Machine learning has been a buzz word in recent times. I often hear people talking about this and their profound interest to learn more and gain expertise in this field. As a consequence, many programming languages are now having machine learning libraries available in their toolbox. For example, Java has ML libraries like WEKA, C++ has Encog (Encog is available for Java as well), PyBrain for Python etc.  These libraries come in handy and obviates the need to write basic algorithms from scratch. One such tool is WEKA (http://www.cs.waikato.ac.nz/ml/weka/)-  A data mining software in Java. You can use it as a standalone application or use it's APIs in your own Java program.

 

In this article, I will show you how to use WEKA library in ColdFusion. I am going to write a very simple Java program and add wrappers to it in ColdFusion. These wrappers can then be called from ColdFusion pages. In short, I am making the WEKA library available to ColdFusion. 

 

I will be using weather dataset located at data/weather.numeric.arff  in downloaded weka package. Weka uses ARFF format for datasets. Below is the dataset

@relation weather

@attribute outlook {sunny, overcast, rainy}
@attribute temperature numeric
@attribute humidity numeric
@attribute windy {TRUE, FALSE}
@attribute play {yes, no}

@data
sunny,85,85,FALSE,no
sunny,80,90,TRUE,no
overcast,83,86,FALSE,yes
rainy,70,96,FALSE,yes
rainy,68,80,FALSE,yes
rainy,65,70,TRUE,no
overcast,64,65,TRUE,yes
sunny,72,95,FALSE,no
sunny,69,70,FALSE,yes
rainy,75,80,FALSE,yes
sunny,75,70,TRUE,yes
overcast,72,90,TRUE,yes
overcast,81,75,FALSE,yes
rainy,71,91,TRUE,no


The above dataset contains five attributes namely outlook , temperature, humidity, windy & play. outlook is a categorical variable(it can take only three values - sunny,overcast, rainy) temperature and humidity are numeric variables, windy is again a categorical variable(it can take two values - TRUE, FALSE) and play is a categorical variable(it can take two values - yes,no). play is the class variable in our problem which means we have to predict the value of this variable for given test datapoint which contains remaining four values.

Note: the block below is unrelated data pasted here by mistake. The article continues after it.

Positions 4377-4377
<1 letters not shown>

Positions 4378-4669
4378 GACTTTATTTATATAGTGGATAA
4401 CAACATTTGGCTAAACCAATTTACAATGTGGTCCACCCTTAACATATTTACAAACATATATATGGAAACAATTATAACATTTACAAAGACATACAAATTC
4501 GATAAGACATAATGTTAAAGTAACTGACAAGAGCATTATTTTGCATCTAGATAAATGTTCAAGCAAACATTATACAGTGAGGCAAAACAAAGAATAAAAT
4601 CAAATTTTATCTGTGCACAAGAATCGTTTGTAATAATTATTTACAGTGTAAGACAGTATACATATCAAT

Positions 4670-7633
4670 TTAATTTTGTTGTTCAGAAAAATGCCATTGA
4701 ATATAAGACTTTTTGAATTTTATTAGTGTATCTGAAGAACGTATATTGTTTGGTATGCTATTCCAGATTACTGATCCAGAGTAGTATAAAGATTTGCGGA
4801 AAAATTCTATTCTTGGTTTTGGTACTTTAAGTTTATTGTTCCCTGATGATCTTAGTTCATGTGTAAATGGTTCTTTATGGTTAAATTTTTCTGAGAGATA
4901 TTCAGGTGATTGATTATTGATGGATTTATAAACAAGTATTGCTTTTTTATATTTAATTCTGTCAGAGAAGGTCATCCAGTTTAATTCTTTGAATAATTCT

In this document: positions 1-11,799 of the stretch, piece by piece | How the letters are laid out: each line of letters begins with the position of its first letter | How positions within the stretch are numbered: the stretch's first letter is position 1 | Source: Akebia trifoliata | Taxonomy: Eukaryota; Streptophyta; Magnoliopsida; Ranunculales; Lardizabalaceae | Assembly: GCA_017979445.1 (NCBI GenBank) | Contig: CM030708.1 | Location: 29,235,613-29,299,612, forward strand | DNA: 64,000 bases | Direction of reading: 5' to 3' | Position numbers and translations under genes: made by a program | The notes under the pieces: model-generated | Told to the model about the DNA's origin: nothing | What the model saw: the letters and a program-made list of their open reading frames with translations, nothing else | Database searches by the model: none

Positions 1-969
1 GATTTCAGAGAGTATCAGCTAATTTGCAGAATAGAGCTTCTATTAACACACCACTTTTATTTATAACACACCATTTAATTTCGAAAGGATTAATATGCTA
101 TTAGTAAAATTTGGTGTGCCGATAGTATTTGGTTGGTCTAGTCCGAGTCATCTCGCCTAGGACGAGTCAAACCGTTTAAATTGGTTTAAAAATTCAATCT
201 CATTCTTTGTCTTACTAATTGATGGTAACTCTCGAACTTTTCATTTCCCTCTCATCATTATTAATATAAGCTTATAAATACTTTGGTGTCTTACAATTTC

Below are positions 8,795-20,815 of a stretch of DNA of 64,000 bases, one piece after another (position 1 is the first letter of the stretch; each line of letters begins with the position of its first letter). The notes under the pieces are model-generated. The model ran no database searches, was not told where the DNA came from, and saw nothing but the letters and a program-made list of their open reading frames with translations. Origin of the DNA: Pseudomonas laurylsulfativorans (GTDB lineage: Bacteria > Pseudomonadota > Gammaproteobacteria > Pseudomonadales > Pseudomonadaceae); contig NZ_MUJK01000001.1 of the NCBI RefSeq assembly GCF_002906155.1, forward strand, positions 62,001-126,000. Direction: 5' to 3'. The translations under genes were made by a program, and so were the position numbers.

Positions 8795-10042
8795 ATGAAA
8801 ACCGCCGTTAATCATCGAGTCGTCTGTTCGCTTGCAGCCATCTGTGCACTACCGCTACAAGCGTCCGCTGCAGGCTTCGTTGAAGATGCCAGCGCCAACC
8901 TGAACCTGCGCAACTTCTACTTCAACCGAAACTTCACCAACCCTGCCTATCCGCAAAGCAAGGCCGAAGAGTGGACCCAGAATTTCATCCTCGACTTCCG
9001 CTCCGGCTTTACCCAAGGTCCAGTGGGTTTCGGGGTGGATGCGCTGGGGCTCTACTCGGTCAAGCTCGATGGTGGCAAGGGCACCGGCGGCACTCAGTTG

So the problem at hand is a classification problem. We are given a training dataset which can be used to train a classifier and then use this model to predict the label for a test datapoint. There are many classifiers which can be used to solve this problem. But I am going to use naïve Bayes to solve this problem. It's a very simple classifier based on probability and it assumes that features are independent of one another. This means that the value outlook takes is independent of the values other attributes take.  I will not explain the mathematical background of naïve Bayes but rather provide an implementation for it. To understand the theory behind naïve Bayes, check this link.

 

Here is the Java program

 

import weka.classifiers.Classifier;
import weka.classifiers.Evaluation;
import weka.classifiers.bayes.NaiveBayes;
import weka.classifiers.trees.J48;
import weka.core.Attribute;
import weka.core.Instance;
import weka.core.Instances;
import weka.core.SparseInstance;
import java.util.*;


public class Demo {

	public static Classifier naiveBayesClassifierTrainedWithCV(Instances data, int numFolds) throws Exception
	{
		Classifier cls = new NaiveBayes();
		Evaluation eval = new Evaluation(data);
		
		if(data.classAttribute().isNominal())
			data.stratify(numFolds);
		
		for(int i=0;i<numFolds;++i)
		{
			Instances train = data.trainCV(numFolds,i);
			Instances test = data.testCV(numFolds, i);
			
			cls.buildClassifier(train);
			eval.evaluateModel(cls, test);
		}
		
		return cls;
	}
	
	public static Instance generateTestSample(String overcastValue, int temp, int hum, String wind,Instances data)	{
		
		//Create nominal attribute
		List<String> outlookValues = new ArrayList<String>();
		outlookValues.add("sunny");
		outlookValues.add("overcast");
		outlookValues.add("rainy");
		Attribute outlook = new Attribute("outlook", outlookValues);
		
		//Create numeric attribute
		Attribute temperature = new Attribute("temperature");
		Attribute humidity = new Attribute("humidity");
		
		List<String> windyValues = new ArrayList<String>();
		windyValues.add("TRUE");
		windyValues.add("FALSE");
		
		Attribute windy = new Attribute("windy",windyValues);